June 22, 2008
June 22, 2008
June 25, 2008
Educational Research and Methods
13.885.1 - 13.885.13
Meeting the challenge of reviewing eleven engineering programs Pierre G. Lafleur, Yves Boudreault and Richard Prégent École Polytechnique de Montréal, Québec, CANADA
For 135 years, École Polytechnique de Montréal has provided an engineering program in the province of Québec, Canada. During its long history it has, successfully, faced and overcame many challenges in several areas such as teaching, research, funding, and international collaborations. The recent process through which it has, thoroughly, remodeled its eleven engineering undergraduate programs is, however, quite unique. This remodeling, in part, reflected on the basic mathematics courses and the complementary courses (social and economical aspects of engineering, ethics, etc.). It is unique in many ways: the size of the operation; the depth of the changes implied; as well as, a decentralization process which used and imbedded an extraordinary direct involvement and responsibility of faculty members.
What was the problem? During the many decades of its existence (135 years old), École Polytechnique has reviewed and created many undergraduate and graduate programs. At the undergraduate level we are now providing, on a four-year basis, eleven curriculums to close to four thousand students: civil engineering, mechanical engineering, electrical engineering, software engineering, computer engineering, materials engineering, industrial engineering, physics engineering, chemical engineering, geological engineering and mining engineering. For more than 25 years, The educational model in all our programs has included a first common year of mandatory basic courses in mathematics, physics, chemistry, materials, etc., without a real good knowledge, by the student, of the definition and challenges of the engineering profession.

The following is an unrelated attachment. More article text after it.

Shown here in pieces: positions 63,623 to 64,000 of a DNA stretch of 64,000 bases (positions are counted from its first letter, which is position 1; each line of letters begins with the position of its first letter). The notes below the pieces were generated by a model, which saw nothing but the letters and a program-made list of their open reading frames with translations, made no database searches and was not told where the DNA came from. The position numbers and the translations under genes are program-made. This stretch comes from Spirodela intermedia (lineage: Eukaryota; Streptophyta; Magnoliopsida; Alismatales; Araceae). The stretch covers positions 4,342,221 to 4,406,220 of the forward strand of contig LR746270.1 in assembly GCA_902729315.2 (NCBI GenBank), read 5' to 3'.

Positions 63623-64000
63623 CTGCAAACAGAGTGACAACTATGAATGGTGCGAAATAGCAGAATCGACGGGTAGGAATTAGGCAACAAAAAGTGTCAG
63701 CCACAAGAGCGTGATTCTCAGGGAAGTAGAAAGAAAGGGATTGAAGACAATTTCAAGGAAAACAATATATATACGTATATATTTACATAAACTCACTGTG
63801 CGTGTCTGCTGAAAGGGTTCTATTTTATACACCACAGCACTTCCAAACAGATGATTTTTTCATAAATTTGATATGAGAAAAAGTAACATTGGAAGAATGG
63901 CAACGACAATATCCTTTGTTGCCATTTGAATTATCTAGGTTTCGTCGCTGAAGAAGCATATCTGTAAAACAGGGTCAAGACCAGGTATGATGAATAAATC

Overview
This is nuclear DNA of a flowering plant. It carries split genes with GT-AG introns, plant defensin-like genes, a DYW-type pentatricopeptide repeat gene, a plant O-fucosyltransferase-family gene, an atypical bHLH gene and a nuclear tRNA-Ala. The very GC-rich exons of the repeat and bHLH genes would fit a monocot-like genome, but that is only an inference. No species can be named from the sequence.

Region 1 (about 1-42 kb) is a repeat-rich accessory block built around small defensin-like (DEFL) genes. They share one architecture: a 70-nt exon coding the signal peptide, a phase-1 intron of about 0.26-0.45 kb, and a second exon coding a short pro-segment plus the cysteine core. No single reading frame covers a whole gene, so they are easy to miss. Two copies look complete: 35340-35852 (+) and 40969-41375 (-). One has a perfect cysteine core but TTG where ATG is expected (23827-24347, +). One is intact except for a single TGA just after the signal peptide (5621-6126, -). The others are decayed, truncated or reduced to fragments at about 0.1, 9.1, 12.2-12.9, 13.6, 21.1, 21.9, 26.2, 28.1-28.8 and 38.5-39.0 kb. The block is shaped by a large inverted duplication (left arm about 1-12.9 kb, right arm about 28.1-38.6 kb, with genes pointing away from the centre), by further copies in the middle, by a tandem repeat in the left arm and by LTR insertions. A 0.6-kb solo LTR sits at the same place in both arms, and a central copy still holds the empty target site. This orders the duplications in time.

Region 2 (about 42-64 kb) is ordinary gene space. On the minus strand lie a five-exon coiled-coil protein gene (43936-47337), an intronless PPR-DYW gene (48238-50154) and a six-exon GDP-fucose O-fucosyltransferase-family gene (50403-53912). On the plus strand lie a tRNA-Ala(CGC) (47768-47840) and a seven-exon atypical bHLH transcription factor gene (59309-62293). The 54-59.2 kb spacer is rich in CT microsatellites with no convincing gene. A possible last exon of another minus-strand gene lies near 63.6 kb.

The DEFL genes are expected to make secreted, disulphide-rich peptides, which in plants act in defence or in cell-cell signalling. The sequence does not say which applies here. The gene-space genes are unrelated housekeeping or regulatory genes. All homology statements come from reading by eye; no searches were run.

During their first year at École Polytechnique, students lacked motivation. Their success rate was not satisfying. Other universities, without such a first year of basic courses, began to be more appealing and our inscription rate dropped a little benefiting these other universities, in the province of Québec. Also, as all universities do, we received messages from industry asking us to better prepare our students for «other skills», deemed very important in the actual context of the market place; such as independence, communications and teamwork skills, managing people and tasks, and mobilizing innovation and change. (1)
It was time for a good and thorough analysis of our educational model and a consequent review of all undergraduate programs, according to a contemporary vision of the engineering profession and a corresponding philosophy of teaching engineering.
But time mattered! After many thoughts, our president mandated the Dean of studies to propose a process of review of our programs that would involve the profound changes needed. Because of the competition with other universities, and more importantly because of the long period of implementation of these changes (during the following four years of all of our undergraduate programs), the process analysis, conception and design of our eleven programs had to be done in three years! If we wanted to do a profound review of our practices, if we wanted the changes to be accepted, if we wanted these changes to last and to produce their longitudinal effects, we had
Lafleur, P., & Boudreault, Y., & Prégent, R. (2008, June), Meeting The Challenge Of Reviewing Eleven Engineering Programs Paper presented at 2008 Annual Conference & Exposition, Pittsburgh, Pennsylvania. 10.18260/1-2--3448
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